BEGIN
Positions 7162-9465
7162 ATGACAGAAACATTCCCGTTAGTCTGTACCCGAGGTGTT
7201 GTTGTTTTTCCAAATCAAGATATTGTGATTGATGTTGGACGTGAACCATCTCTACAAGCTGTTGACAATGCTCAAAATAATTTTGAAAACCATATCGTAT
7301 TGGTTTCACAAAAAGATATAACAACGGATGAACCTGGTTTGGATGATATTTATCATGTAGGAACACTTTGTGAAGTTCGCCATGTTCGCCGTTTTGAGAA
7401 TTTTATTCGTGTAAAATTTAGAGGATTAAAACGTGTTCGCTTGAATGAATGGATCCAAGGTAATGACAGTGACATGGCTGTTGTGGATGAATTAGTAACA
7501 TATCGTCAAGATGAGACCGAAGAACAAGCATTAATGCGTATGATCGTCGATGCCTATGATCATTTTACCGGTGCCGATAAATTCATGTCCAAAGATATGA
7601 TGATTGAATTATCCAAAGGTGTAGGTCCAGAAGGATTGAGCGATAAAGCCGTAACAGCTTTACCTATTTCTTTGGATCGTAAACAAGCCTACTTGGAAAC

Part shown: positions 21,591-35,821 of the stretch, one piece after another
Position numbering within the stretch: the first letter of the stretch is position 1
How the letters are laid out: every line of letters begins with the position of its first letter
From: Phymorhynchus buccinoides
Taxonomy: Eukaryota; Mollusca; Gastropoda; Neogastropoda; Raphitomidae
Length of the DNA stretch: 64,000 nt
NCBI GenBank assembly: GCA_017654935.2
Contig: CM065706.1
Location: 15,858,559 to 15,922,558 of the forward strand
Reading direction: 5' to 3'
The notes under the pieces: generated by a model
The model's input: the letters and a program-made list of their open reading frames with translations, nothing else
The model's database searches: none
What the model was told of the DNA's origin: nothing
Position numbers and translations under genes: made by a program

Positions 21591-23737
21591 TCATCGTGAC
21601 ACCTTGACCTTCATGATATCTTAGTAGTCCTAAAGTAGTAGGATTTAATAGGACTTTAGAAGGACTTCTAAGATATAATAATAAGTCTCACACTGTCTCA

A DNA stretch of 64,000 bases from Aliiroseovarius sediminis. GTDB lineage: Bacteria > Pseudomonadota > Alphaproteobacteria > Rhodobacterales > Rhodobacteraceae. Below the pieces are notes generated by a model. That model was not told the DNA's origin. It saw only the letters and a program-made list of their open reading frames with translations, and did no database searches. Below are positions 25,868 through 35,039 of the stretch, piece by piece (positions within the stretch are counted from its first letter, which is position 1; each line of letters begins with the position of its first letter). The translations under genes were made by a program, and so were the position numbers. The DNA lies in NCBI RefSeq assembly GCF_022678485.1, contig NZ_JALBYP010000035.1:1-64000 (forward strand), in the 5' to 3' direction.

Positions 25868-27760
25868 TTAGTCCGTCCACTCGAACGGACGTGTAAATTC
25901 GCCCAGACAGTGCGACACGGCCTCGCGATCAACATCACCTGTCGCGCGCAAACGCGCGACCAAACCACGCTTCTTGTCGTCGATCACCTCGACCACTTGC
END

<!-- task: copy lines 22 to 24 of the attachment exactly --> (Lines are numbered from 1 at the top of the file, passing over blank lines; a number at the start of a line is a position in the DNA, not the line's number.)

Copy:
Position numbers and translations under genes: made by a program

Positions 21591-23737
21591 TCATCGTGAC